I come to you today as a voice from the past. The other day, Ezra read the Torah to us. That day was one of the most powerful moments in my life. Our city was devastated. We were rebuilding from nothing. The neighbors didn’t want us there. We were foreigners coming to take what they had claimed for their own. Building and fighting at the same time. We were exhausted and our hope was lagging. We weren’t sure why we were doing this. Then we heard the Torah – many of us for the first time ever! Imagine! I have to go back a bit to tell this story. It has deep, long roots.
I hope that my story may give you help for what you face now. My grandfather told me that people who do not know their history are doomed to repeat it. And, the truth my grandfather was telling, is that our story is full of pain, and violence, and endings. These are the things time lines record. These are the markers of history.
But they carry nothing of the beauty, joy, strength and blessing between the hyphens on the date lines.
Long before I was born, my people became a nation, with a king, an army, walled cities and taxes. Grandfather Abraham is the blood in our veins, the one who believed first that God would be in relationship with human beings, that the One great God, Creator of all, was the One God of all beings. And this One God would make covenant – an agreement to be in relationship – with human beings. All this was before history was written down. But it is the story which gives life to all that follows.
Our Great Story is the that we are former slaves. Former, I say. The great birth story of our people is that God thrust us out of slavery into the desert of freedom, and finally our own land. From what I know, our grandmothers and grandfathers got hungry during a drought – the desert life if full of drought years – and they went to Egypt where the great river would supply their needs. They were a whole village of people when the went. But not enough to be of great concern to anyone. The trouble was that they did not go home. Why? We always wonder. If you have ever lived on the bank of a river or a stream or a lake, you know that it speaks to you. The water draws you to it. It is cool when you need it, wet when you are thirsty, food when you need a fish, and water when you need to grow wheat. Ahh, the great river!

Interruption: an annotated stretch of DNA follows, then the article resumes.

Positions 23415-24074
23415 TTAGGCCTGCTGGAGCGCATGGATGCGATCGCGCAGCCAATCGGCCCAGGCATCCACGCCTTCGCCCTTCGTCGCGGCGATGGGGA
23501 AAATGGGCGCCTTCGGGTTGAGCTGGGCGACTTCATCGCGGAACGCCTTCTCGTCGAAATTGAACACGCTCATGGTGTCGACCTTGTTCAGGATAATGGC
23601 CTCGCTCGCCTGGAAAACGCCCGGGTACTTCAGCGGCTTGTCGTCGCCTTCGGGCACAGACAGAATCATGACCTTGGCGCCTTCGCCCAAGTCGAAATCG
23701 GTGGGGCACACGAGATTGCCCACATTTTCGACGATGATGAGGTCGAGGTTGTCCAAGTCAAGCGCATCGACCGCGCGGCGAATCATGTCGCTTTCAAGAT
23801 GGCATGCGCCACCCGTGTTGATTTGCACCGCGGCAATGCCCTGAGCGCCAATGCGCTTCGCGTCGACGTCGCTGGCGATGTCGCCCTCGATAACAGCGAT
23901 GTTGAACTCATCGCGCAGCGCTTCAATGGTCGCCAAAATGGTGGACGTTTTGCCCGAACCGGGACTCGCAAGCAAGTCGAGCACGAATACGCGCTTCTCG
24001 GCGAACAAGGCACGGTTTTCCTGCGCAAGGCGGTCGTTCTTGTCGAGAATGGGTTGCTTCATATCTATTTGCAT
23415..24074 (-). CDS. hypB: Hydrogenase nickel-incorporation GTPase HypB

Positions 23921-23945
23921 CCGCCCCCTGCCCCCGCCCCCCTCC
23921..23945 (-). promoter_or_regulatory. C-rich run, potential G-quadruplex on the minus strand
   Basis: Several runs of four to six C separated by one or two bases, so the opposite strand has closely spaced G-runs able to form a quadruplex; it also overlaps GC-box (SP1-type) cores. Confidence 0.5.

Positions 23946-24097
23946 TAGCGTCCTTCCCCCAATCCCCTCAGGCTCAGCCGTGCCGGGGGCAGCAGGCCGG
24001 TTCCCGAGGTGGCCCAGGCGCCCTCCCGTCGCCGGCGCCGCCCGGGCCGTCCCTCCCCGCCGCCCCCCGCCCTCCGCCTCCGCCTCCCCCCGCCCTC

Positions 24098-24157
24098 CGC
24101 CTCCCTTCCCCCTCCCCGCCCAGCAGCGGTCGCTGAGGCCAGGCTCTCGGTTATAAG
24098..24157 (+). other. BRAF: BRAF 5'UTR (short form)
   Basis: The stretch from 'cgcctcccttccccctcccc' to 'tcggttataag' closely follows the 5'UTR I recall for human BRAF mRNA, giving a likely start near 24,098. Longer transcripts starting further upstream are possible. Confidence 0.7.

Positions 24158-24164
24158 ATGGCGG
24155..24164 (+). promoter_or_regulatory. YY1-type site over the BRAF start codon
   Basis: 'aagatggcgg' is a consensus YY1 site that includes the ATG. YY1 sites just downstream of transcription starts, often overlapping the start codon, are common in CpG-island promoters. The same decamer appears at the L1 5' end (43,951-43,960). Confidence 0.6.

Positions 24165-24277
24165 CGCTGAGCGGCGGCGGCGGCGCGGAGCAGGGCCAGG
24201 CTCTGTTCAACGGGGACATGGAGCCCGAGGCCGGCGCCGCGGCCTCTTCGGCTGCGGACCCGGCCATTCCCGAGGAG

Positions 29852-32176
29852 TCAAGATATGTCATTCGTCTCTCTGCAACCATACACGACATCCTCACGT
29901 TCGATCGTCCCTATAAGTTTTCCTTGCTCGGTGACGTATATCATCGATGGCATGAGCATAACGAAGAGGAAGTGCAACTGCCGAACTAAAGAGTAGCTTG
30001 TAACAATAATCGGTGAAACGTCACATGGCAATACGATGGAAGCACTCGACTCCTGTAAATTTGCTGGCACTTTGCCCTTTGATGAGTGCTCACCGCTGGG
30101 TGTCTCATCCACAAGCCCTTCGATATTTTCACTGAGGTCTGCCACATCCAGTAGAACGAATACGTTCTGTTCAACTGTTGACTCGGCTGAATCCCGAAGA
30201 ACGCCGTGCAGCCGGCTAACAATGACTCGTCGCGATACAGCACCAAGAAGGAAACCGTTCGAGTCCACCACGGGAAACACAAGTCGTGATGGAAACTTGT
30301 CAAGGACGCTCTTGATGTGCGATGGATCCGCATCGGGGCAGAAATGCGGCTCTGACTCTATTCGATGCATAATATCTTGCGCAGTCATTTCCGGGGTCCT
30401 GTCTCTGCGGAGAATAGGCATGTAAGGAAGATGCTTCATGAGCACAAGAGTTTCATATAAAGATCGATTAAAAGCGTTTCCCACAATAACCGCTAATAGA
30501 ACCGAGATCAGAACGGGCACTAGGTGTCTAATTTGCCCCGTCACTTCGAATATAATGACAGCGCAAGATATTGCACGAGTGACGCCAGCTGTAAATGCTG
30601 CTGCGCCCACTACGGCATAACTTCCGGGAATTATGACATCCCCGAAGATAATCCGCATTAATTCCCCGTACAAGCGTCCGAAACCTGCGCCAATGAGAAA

But the land given to us was desert. Oh, it has its rivers, too, and lakes. But in our land we were nomads, living in tents, following the animals, who followed the grass, which follows the water. You understand, I am talking about my great, great, great, great… grandparents. If it were me, I would stay by the river, too, I think. But at the river, we got lazy. We did remember Grandfather Abraham and Grandmother Sarah, but we did not know the God they knew. We only heard the voice of the river, and its gods. We knew we were in land not ours, but still, it began to feel like home.
Until it didn’t. Suddenly a new law was passed and we were all reduced to slavery. God sent Moses to get us out of Egypt, out of slavery and back into the desert. This was a hard time. We had forgotten how to live in the desert. We liked the river. In the desert, we had to live and die the river out of our hearts.
But we did it! Finally, we were back in our desert. And it had beautiful land for farming, too, like your California desert land. At the river, we had learned how to farm. We settled in and got to work. Now that we knew how to produce food, others wanted our land. We needed protection – a king, walls for our cities.
David knew how to be king. He was a warrior who knew the God of Abraham. He secured our land and gave birth to the greatest dynasty of our people. But it didn’t last long. As we got settled, our leaders wanted to be esteemed by the other nations. Solomon, David’s son, built armies and collected taxes and drafted our young. By the time he died, his heirs could not hold it together. It was too much of a burden on a people. How quickly we forgot the voice of the God of Abraham!
The Northern majority withdrew and formed their own nation, with their own gods. That worked for a long time. We lived side by side for about two hundred years, almost as long as the United States has been a nation separate from England. But the Assyrians were too strong. The northern nation of Israel, with its capital in Samaria, were completely destroyed, ground to powder.
Refugees flooded to Jerusalem and the villages of Judah – those who could escape the deportation or sword. The influx of our family from the north was so great that Jerusalem had to build a new water system – the Siloam Tunnel, at the Water Gate. We built it so we could live together, a nation re-united, refugees and long-timers together.
But our successes made us lazy. We forgot who we were. King Josiah decided to revive us by cleaning out the unvisited Temple. He found the book of Moses, and read it to the people. It reconnected us with who we were.